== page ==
6. Pronoun-Antecedent Order : WAKE Editing Articles and Advice
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6. Pronoun-Antecedent Order

by Weston Kincade on 11/23/13

The last common pronoun-antecedent agreement error many writers make deals with pronoun order, also known as anticipatory reference. The pronoun should not come before the antecedent it is referring to in a sentence. If it does, the reader has a tendency of looking for the antecedent in the previous sentence, which can cause confusion.

 

Pronoun-Antecedent Order Error

IncorrectStan was enamored with her, but Megan had no interest in him.

The pronouns in this sentence are her and him. The problematic one is her. On its own, this sentence wouldn’t pose a problem for most readers. However, if the sentence before this one mentioned another woman, then confusion could ensue. The pronoun her should never have come before the antecedent Megan.

 

Pronoun-Antecedent Order Solution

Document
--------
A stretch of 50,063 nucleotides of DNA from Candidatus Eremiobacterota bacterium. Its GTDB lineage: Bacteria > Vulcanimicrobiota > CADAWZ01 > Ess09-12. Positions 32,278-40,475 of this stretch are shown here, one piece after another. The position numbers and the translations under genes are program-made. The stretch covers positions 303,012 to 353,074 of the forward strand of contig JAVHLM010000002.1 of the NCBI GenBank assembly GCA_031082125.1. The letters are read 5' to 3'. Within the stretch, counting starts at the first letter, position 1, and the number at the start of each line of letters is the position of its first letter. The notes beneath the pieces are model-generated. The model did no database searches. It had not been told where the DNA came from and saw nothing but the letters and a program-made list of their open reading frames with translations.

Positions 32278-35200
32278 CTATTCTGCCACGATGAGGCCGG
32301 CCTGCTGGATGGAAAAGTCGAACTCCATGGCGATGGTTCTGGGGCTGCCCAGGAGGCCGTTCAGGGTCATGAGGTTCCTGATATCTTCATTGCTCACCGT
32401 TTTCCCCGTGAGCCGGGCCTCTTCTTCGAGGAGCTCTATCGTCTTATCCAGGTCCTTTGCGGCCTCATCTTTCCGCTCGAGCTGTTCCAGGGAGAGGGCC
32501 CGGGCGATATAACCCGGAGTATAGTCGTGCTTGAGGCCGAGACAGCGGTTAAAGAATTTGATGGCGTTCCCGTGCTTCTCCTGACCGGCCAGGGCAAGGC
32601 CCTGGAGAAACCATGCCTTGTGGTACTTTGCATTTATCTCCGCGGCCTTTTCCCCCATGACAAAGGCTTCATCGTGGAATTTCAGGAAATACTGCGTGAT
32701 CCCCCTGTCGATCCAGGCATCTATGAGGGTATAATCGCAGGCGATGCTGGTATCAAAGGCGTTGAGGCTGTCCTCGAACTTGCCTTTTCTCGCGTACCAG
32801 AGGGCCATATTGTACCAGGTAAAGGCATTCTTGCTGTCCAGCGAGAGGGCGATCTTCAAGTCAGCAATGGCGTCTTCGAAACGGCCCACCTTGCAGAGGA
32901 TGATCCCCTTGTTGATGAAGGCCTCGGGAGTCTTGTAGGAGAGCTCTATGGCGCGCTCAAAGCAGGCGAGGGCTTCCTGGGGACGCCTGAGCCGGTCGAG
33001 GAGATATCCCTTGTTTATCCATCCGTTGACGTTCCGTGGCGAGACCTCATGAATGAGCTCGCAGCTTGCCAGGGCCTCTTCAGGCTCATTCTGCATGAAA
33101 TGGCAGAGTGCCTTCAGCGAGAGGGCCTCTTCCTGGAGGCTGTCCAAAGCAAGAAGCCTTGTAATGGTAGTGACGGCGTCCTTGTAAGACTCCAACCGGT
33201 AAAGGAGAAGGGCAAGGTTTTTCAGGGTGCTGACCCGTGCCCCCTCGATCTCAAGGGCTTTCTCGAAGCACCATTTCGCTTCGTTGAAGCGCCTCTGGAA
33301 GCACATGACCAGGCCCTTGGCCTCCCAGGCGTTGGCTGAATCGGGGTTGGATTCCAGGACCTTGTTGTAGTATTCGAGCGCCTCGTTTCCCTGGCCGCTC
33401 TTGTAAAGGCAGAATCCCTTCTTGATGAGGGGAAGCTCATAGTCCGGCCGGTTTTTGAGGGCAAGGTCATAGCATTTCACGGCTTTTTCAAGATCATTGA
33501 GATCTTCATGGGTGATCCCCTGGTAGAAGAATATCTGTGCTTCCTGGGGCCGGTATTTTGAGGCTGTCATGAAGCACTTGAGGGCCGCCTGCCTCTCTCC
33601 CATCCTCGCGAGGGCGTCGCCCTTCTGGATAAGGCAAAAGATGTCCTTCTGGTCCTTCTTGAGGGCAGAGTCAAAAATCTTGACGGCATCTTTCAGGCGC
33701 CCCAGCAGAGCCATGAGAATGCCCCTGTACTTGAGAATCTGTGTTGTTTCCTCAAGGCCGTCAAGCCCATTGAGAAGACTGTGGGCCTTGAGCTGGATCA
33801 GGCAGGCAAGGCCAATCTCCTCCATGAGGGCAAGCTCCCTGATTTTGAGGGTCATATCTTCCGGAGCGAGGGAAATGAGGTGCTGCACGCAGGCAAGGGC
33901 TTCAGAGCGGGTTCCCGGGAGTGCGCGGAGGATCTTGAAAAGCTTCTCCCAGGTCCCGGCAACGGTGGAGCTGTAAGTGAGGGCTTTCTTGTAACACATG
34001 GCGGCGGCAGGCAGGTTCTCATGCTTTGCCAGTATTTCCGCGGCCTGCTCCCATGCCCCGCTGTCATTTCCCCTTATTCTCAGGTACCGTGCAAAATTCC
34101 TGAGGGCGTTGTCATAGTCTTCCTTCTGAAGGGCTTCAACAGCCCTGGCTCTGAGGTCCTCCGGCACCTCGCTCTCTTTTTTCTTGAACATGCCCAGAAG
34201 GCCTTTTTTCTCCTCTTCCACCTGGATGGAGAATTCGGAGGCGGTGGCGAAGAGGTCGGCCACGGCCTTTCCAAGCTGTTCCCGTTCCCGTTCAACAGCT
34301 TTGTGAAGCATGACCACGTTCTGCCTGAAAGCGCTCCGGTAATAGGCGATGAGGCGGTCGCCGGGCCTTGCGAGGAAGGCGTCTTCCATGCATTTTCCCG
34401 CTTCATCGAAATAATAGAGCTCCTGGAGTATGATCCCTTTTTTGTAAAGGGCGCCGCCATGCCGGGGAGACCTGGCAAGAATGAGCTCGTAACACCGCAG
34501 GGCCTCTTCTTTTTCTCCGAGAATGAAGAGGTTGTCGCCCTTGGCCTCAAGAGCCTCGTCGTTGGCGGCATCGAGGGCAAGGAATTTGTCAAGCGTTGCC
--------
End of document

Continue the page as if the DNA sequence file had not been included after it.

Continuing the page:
The solution to this pronoun-antecedent error is simple, change the order. This may require you to use a different pronoun, like in this sentence.

CorrectStan was enamored with Megan, but she had no interest in him.

Now the sentence makes complete sense without the risk of confusion.

 

For more explanations of common pronoun-antecedent agreement errors, try the following articles.

 

Common Pronoun-Antecedent Agreement Errors

1. Singular-Plural Inconsistency

2. Singular Indefinite Pronoun Inconsistency

3. Gender Inconsistency

4. Missing Antecedents

5. Ambiguous Antecedents

6. Pronoun-Antecedent Order

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